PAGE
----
TSMC Chairman Wants Media To Be Assured Of “Healthy” 2024 Growth

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The Taiwan Semiconductor Manufacturing Company’s (TSMC) chairman, Dr. Mark Liu, has hit back after multiple media reports hinted that the firm’s next-generation 2-nanometer semiconductor manufacturing process was facing stiff competition from Samsung’s foundry’s similar product. TSMC and Samsung are the only two companies in the world capable of commercially manufacturing semiconductors that are used in smartphones.

Dr. Liu assured the media that 2024 will be a good year for the semiconductor market as TSMC heads to close 2023 with annual revenue drops in eight out of 11 months. His comments were made before he was present in a meeting held in the Taiwanese parliament, also attended by President Tsai Ing-wen. Dr. Liu and MediaTek billionaire Tsai Ming-kai represented the Taiwanese corporate sector at the Executive Yuan Science and Technology Advisory Board Meeting.

TSMC Chairman Mark Liu Cites Confidence In Quality Of Firm’s 2-nanometer Chip Process Over Traditional Rival Samsung’s Products

Orders and production for the most advanced chip manufacturing processes occur in staggered stages that see chipmakers like TSMC produce smartphone chips first and then progress to more powerful products. TSMC and Samsung both manufacture high-end chips for companies like NVIDIA and Qualcomm and have to fiercely compete with each other for orders that run into millions of dollars.

Dr. Lu interacted with members of the Taiwanese press during an interview that he gave before the board meeting. This was his first interaction with the media after a report from the Financial Times had shared that Qualcomm, one of TSMC’s smartphone chip customers, was also considering using Samsung Foundry’s 2-nanometer products. The report outlined that TSMC has already sent the first batch of its 2-nanometer chips to big-ticket tech firms such as NVIDIA and Apple, with Samsung offering discounts to lure customers away from TSMC.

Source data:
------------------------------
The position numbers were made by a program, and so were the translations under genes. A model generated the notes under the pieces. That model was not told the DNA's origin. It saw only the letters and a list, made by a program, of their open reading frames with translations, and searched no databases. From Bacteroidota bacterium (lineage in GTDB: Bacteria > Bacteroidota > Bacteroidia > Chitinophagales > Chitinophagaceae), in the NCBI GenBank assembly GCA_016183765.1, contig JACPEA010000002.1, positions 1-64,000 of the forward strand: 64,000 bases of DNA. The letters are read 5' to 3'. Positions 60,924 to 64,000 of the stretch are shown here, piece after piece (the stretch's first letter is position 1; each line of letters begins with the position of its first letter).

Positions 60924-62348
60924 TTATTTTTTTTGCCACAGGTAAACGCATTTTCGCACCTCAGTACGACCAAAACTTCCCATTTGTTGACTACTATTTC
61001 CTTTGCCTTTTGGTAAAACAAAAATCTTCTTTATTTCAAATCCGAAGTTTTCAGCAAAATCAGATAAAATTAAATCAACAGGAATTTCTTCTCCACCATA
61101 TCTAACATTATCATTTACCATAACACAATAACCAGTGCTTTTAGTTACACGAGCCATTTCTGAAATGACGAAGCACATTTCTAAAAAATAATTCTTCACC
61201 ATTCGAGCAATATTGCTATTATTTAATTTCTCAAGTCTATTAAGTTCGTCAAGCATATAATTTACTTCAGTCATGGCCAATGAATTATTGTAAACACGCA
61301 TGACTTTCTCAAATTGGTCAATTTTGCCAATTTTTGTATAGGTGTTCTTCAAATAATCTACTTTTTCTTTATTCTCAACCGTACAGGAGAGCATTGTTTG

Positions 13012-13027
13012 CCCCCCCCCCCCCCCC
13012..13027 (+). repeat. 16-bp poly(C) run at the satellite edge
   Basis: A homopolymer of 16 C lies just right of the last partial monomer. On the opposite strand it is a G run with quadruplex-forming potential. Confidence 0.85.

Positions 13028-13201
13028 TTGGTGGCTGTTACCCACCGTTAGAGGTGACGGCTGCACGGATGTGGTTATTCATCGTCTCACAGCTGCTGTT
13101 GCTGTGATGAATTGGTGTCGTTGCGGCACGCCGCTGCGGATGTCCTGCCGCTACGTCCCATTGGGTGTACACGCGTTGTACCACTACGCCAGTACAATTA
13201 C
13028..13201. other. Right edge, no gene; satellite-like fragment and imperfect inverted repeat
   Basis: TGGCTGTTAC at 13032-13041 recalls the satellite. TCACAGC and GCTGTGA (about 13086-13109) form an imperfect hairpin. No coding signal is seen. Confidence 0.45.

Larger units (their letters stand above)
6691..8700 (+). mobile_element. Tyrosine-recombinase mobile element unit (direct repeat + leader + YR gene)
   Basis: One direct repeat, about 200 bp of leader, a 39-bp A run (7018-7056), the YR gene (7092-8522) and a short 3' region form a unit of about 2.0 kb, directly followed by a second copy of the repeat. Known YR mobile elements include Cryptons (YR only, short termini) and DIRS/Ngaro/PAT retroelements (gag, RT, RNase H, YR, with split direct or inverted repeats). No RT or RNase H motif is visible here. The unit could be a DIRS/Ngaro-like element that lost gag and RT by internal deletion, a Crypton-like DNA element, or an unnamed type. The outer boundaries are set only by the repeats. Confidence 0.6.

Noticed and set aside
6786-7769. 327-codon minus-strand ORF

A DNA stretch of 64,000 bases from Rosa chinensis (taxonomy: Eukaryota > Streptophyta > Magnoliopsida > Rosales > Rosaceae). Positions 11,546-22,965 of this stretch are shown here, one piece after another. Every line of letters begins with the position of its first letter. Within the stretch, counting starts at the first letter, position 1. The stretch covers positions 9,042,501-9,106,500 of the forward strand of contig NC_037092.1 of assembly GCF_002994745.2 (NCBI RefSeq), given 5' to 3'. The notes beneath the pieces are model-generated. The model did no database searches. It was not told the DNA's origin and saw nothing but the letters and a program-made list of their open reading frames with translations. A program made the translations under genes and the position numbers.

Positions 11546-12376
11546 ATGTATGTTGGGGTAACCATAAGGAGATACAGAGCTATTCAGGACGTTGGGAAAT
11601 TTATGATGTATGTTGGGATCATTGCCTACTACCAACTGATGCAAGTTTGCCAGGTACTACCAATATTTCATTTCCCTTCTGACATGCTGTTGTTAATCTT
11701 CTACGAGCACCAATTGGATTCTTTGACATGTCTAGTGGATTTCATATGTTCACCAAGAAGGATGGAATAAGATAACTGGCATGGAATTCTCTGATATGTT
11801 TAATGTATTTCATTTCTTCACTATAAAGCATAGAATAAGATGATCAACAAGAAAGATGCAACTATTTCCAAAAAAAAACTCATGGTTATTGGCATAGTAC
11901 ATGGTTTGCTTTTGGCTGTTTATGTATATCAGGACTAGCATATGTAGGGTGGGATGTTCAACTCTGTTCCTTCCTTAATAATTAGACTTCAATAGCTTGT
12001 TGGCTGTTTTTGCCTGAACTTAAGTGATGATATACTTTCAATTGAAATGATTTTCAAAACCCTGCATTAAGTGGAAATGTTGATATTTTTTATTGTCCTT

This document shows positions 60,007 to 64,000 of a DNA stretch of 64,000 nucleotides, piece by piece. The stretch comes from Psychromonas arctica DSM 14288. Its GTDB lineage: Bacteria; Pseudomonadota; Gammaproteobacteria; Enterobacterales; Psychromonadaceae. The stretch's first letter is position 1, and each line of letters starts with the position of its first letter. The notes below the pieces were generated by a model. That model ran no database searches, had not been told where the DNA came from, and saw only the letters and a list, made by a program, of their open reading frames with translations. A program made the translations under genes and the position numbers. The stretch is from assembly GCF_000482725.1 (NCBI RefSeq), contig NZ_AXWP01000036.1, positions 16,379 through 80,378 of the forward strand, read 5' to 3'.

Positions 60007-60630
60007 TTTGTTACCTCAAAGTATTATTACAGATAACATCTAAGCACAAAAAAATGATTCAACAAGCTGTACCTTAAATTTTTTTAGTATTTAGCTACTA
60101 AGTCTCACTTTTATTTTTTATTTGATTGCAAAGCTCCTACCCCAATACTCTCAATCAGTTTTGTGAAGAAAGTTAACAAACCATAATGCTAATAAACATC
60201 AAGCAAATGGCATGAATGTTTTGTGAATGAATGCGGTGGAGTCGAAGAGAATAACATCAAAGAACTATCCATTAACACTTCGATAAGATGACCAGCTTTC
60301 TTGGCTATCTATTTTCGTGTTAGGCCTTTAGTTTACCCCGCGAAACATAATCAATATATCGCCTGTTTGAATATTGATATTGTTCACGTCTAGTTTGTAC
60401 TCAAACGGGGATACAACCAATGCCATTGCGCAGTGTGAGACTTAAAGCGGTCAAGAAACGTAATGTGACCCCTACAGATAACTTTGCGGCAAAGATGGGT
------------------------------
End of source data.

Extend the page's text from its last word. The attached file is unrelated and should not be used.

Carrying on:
FinFET vs GAAFET vs MBCFET

Chip fabrication, particularly for advanced nodes such as 2nm, is a complex endeavor often requiring precision to nano-scale levels. This usually means that the percentage of usable products out of the total output from a machine is a key determinant of the cost efficiency of chip fabrication. FT’s report mentioned that Samsung faces 3-nanometer yield problems despite having ample time to run its machines, problems which have surfaced multiple times previously.

For his part, Dr. Liu stressed that quality wins the customer over when it comes to selling semiconductors. TSMC is a key Apple supplier and provides Apple’s latest product upgrades with a key node advantage for processors during launch. Like Qualcomm, which designs chips for smartphones such as those made by Google and Samsung, Apple designs its chips for the iPhone and other products and outsources the production to TSMC. Media reports have also suggested that the deal between TSMC and Apple sees the Taiwanese firm bear the cost of defective products.

The TSMC chairman assured the media that 2024 will be a ‘year of growth’ for the company, advising them to stop worrying about TSMC’s performance.

His interview also came days after TSMC’s chief executive officer, Dr. C. C. Wei, had cautioned that 2024 would be a year with challenges and opportunities. The CEO of the world’s biggest contract chip manufacturer warned that high inflation and the resulting cost increases that feed into the supply chain mark a departure from previous global macroeconomic conditions.

Yet, the TSMC executive was optimistic about the demand for chip products used by the artificial intelligence industry. For the most part, the A.I. subsegment of the global semiconductor industry is limited to orders from NVIDIA Corporation. Much of his optimism stemmed from the broad use case bases for A.I., with Dr.Wei sharing that many industries, such as medicine, travel and resource management, can benefit from A.I. applications.

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